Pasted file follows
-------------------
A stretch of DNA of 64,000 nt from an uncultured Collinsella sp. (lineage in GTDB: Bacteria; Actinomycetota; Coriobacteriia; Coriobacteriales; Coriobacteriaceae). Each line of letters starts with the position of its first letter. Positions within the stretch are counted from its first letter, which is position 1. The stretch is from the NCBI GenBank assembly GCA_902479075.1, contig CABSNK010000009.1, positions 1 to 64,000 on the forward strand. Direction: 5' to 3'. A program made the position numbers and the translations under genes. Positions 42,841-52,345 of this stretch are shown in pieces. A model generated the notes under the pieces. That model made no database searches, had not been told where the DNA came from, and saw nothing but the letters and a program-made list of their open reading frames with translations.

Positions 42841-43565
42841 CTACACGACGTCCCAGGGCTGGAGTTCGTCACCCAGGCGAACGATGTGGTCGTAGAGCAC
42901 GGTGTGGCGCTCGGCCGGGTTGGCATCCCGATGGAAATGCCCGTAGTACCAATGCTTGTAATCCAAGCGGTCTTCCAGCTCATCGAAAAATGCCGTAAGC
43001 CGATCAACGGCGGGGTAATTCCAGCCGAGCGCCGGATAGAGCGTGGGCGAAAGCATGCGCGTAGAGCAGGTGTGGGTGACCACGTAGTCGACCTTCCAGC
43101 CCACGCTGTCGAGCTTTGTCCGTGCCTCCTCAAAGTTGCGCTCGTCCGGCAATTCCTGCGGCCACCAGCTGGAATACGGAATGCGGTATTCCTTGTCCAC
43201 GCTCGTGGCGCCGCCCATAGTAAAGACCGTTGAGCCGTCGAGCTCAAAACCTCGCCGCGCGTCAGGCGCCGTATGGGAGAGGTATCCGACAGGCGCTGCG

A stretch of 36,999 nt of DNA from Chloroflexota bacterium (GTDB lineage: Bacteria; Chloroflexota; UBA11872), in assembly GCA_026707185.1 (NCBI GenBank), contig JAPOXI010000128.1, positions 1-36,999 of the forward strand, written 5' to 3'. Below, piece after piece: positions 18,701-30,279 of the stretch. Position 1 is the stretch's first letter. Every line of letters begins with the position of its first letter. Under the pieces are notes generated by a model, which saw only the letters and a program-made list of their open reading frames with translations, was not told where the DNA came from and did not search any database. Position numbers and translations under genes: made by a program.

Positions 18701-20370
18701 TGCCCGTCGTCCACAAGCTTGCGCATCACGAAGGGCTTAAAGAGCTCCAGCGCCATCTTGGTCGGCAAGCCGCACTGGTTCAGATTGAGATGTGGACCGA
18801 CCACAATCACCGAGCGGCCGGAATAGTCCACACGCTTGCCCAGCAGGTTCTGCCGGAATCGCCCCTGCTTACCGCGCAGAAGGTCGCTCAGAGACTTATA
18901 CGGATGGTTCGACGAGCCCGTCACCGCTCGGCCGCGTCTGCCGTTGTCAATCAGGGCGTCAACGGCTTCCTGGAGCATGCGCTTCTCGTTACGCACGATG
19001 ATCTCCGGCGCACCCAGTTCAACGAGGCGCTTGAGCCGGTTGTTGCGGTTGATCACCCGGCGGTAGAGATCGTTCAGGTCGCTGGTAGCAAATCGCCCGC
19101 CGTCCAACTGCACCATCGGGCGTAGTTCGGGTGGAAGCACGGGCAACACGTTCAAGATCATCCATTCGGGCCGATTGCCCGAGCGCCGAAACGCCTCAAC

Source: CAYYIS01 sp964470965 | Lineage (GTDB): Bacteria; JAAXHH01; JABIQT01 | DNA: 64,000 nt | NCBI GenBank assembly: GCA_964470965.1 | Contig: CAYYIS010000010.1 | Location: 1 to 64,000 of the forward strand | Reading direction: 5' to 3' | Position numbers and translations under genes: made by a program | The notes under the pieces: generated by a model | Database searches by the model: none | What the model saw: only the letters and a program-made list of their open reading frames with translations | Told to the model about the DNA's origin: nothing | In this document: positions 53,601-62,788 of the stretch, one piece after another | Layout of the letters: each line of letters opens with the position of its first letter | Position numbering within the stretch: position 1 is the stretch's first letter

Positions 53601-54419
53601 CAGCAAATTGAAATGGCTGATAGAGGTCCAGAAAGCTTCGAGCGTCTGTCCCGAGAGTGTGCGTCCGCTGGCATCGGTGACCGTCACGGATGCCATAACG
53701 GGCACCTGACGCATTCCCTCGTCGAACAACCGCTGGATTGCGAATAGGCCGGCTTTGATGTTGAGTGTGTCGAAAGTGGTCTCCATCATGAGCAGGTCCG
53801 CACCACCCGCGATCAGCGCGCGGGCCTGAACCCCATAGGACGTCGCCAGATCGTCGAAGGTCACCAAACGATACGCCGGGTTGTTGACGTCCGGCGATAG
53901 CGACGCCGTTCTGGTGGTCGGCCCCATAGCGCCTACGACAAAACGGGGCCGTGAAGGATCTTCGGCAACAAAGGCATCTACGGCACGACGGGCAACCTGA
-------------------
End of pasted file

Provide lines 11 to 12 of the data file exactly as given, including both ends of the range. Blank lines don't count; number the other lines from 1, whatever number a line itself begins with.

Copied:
18801 CCACAATCACCGAGCGGCCGGAATAGTCCACACGCTTGCCCAGCAGGTTCTGCCGGAATCGCCCCTGCTTACCGCGCAGAAGGTCGCTCAGAGACTTATA
18901 CGGATGGTTCGACGAGCCCGTCACCGCTCGGCCGCGTCTGCCGTTGTCAATCAGGGCGTCAACGGCTTCCTGGAGCATGCGCTTCTCGTTACGCACGATG